Buying Used and Getting Back to Basics
Over the course of it’s nine year run of production, International produced almost 2-million 7.3L Power Stroke engines for Ford. Yeah, 2-million engines for the 1994-2003 Ford trucks, most of which we’d dare bet are still out there chugging along. That big cubic inch diesel engine was a workhorse in it’s day and was of the big reasons the Ford Super Duty introduced in 1999 was so successful. We picked up this 2000 F350 this past year from the original owner with the intentions of building a solid daily driver, capable of doing just about anything we asked of it and so far, it’s headed right down that path. With what is not considered ‘low-mileage’ for a 7.3L truck, at only 165,000 miles she runs great but still needs some work in places.
Most recently, we finished up the installation of new rotors and pads, upgraded the high pressure oil system and have even done the basic power adding package with an intake, exhaust and tuning from Edge Products. But even more recently than that, that diesel motor has done what the 7.3L was most likely best know for, leaking. While it’s common to leak some oil from a few places, this time the truck developed a fuel leak that took a little bit of time to chance down, but some diagnostics and the trail of diesel led us right to the engine valley where a steady stream of fuel dripped off the fuel filter housing.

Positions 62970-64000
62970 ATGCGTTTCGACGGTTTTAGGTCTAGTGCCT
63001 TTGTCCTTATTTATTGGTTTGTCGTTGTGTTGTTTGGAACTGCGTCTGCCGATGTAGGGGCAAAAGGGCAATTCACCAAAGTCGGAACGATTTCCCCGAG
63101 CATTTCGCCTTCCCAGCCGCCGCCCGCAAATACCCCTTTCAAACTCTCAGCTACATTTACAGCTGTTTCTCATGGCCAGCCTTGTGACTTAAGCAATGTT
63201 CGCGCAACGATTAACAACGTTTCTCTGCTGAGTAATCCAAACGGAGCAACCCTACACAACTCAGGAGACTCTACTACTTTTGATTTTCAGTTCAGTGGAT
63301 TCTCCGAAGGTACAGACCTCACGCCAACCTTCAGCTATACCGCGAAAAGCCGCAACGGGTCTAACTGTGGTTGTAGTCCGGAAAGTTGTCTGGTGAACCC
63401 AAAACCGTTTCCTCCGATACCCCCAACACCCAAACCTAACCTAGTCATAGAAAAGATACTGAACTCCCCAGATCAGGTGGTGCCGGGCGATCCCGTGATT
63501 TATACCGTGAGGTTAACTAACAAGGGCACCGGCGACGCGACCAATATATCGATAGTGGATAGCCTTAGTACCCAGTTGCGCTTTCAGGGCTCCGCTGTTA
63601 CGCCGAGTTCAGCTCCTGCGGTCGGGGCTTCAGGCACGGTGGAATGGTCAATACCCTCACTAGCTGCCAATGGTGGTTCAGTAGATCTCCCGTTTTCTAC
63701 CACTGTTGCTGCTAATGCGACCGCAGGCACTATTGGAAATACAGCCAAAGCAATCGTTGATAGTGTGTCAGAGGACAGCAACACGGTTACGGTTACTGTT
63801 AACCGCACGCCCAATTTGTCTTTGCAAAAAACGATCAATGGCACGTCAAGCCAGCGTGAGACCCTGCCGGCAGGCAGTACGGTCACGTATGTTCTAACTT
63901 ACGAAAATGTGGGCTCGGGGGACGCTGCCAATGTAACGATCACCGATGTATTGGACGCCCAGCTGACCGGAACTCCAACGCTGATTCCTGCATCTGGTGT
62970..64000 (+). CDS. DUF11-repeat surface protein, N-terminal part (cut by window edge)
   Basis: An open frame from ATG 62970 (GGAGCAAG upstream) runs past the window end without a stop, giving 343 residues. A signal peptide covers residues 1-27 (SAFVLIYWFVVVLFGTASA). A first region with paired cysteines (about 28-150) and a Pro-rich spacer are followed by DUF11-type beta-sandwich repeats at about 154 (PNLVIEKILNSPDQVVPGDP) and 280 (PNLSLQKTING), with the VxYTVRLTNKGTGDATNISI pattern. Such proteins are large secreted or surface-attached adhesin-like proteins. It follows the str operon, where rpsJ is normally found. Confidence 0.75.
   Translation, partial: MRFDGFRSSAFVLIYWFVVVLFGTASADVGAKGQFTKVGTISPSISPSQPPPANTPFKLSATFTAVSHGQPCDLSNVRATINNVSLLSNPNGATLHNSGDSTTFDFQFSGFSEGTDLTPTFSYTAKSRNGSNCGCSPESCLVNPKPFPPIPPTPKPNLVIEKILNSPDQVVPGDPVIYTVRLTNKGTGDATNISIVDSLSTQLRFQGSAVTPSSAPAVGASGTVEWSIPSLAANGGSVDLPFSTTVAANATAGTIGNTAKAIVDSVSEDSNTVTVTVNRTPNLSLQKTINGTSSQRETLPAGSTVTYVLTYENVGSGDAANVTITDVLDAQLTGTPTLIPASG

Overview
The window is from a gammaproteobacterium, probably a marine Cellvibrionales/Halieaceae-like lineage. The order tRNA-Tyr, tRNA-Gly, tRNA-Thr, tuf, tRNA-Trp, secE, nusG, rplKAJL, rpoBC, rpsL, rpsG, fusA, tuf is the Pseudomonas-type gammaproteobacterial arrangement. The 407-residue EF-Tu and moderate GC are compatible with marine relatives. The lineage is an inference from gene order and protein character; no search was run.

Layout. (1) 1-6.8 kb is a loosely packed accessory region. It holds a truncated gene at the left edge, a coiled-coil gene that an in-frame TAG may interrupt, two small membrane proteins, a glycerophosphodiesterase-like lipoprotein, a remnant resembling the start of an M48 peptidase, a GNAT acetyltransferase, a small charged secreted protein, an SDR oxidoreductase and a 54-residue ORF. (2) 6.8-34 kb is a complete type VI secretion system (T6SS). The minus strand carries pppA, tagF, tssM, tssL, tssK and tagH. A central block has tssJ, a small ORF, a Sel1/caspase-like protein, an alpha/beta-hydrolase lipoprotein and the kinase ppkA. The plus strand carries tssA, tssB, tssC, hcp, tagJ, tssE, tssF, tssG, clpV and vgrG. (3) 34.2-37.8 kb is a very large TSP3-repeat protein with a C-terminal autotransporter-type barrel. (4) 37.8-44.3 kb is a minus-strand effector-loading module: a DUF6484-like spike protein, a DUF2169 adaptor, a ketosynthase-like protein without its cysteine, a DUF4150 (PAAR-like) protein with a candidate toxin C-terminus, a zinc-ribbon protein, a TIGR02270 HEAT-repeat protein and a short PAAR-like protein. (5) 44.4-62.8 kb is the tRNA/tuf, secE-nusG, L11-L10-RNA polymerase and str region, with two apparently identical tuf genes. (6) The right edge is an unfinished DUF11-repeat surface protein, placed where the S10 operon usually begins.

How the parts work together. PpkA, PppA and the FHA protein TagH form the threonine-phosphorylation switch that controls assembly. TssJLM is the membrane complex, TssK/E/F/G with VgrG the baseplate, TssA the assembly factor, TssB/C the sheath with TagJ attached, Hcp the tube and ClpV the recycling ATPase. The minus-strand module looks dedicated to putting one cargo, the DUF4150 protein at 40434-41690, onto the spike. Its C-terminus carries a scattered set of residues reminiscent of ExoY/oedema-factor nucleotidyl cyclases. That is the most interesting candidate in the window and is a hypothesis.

Because the 7.3L Power Stroke uses a higher pressure fuel pump down on the frame rail, to pressurize the fuel system up to around 55-57psi, after 20 years of service, it wasn’t too surprising to find some of the fittings and O-ring seals losing their ability to seal. Since this is a fairly common issue on this truck, and there are still so many of them out on the road, Riff Raff Diesel took the time to develop a complete fuel filter bowl rebuild kit that includes every O-ring and seal you’d need to completely go through that filter housing. New sealant for a couple of the threaded fittings, new O-rings for the fuel bowl heater element and drain valve and all new seals for the flared hardlines that feed fuel in and out of the bowl itself.
The Riff Raff Fuel Bowl Seal kit includes a total of 11 O-rings, including two fluor silicone O-rings developed specifically to replace the original yellow O-rings found on the fuel bowl drain valve, one of the most common places to leak on the filter bowl. The factory O-rings get hard over time and lose their ability to keep a solid sealing surface, so this inexpensive kit ensures no leaks, with a seal that will probably outlive the rest of the truck. The fuel bowl can be removed from the engine in 45-minutes to an hour with some simple hand tools and is simple to rebuild on the bench, just be sure to take your time and be patient as some of the fuel lines can be a challenge to reach with your combination wrench. We found that unbolting our air intake heater and glow plug relay bracket from the cylinder head really helped gain some access to the lower cylinder head feed lines.